Salmen A, Hoepner R, Fleischer V, Heldt M, Gisevius B, Motte J, Ruprecht K, Schneider R, Fisse AL, Grüter T, Lukas C, Berthele A, Giglhuber K, Flaskamp M, Mühlau M, Kirschke J, Bittner S, Groppa S, Lüssi F, Bayas A, Meuth S, Heesen C, Trebst C, Wildemann B, Then Bergh F, Antony G, Kümpfel T, Paul F, Nischwitz S, Tumani H, Zettl U, Hemmer B, Wiendl H, Zipp F, Gold R.

Background: Depression has a major impact on the disease burden of multiple sclerosis (MS). Analyses of overlapping MS and depression risk factors [smoking, vitamin D (25-OH-VD) and Epstein-Barr virus (EBV) infection] and sex, age, disease characteristics and neuroimaging features associated with depressive symptoms in early MS are scarce. Objectives: To assess an association of MS risk factors with depressive symptoms within the German NationMS cohort. Design: Cross-sectional analysis within a multicenter observational study. Methods: Baseline data of n = 781 adults with newly diagnosed clinically isolated syndrome or relapsing-remitting MS qualified for analysis. Global and region-specific magnetic resonance imaging (MRI)-volumetry parameters were available for n = 327 patients. Association of demographic factors, MS characteristics and risk factors [sex, age, smoking, disease course, presence of current relapse, expanded disability status scale (EDSS) score, fatigue (fatigue scale motor cognition), 25-OH-VD serum concentration, EBV nuclear antigen-1 IgG (EBNA1-IgG) serum levels] and depressive symptoms (Beck Depression Inventory-II, BDI-II) was tested as a primary outcome by multivariable linear regression. Non-parametric correlation and group comparison were performed for associations of MRI parameters and depressive symptoms. Results: Mean age was 34.3 years (95% confidence interval: 33.6-35.0). The female-to-male ratio was 2.3:1. At least minimal depressive symptoms (BDI-II > 8) were present in n = 256 (32.8%), 25-OH-VD deficiency (<20 ng/ml) in n = 398 (51.0%), n = 246 (31.5%) participants were smokers. Presence of current relapse [coefficient (c) = 1.48, p = 0.016], more severe fatigue (c = 0.26, p < 0.0001), lower 25-OH-VD (c = -0.03, p = 0.034) and smoking (c = 0.35, p = 0.008) were associated with higher BDI-II scores. Sex, age, disease course, EDSS, month of visit, EBNA1-IgG levels and brain volumes at baseline were not. Conclusion: Depressive symptoms need to be assessed in early MS. Patients during relapse seem especially vulnerable to depressive symptoms. Contributing factors such as fatigue, vitamin D deficiency and smoking, could specifically be targeted in future interventions and should be investigated in prospective studies.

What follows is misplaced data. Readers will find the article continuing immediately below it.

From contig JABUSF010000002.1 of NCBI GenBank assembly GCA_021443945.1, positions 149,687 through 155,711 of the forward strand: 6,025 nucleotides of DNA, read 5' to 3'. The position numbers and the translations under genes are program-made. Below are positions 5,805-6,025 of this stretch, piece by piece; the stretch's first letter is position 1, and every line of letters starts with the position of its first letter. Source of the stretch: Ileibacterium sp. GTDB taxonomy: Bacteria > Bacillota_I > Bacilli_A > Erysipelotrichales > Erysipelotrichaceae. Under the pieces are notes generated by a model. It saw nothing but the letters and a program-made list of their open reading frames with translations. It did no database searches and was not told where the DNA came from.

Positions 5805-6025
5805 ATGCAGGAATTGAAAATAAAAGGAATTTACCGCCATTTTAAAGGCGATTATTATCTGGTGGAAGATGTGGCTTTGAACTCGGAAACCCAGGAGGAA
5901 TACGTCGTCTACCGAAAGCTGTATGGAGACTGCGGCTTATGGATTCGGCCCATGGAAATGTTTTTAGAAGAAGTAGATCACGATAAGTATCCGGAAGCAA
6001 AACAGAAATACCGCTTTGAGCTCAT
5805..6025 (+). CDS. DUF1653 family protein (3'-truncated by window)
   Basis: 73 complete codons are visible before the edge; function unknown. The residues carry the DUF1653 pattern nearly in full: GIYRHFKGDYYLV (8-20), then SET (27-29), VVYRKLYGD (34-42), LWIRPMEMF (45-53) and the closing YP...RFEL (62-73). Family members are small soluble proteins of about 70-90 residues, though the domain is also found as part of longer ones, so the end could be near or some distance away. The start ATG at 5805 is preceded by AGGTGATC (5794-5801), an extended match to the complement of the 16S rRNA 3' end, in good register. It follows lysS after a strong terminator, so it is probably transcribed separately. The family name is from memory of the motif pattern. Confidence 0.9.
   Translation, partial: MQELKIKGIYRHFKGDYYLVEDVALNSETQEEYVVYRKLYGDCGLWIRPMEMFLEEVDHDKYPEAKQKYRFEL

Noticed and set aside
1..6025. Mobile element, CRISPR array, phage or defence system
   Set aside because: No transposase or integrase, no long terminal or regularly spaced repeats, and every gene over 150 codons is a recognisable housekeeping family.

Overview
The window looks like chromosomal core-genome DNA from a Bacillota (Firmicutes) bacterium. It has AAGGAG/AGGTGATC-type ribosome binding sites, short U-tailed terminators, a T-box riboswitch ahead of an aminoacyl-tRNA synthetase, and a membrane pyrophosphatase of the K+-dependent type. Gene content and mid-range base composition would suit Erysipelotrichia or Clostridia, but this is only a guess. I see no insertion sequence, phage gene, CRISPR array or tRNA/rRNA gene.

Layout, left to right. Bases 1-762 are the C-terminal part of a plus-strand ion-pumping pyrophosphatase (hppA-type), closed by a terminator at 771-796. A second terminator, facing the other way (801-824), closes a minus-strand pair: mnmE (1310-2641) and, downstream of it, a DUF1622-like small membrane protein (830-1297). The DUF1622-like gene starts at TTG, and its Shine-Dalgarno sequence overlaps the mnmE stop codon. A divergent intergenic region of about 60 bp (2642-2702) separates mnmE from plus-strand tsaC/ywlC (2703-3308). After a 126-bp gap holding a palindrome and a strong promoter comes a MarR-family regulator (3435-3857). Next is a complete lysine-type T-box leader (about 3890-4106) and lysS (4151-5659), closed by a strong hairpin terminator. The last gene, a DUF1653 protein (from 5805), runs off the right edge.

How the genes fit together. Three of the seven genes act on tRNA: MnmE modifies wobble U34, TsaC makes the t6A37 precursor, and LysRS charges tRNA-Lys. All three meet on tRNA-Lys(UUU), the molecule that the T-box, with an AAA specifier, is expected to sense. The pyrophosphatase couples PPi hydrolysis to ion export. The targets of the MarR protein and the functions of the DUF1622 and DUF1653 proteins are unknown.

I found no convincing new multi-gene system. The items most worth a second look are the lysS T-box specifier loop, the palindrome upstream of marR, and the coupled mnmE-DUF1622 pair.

Ther Adv Neurol Disord. 2023 Sep 8;16

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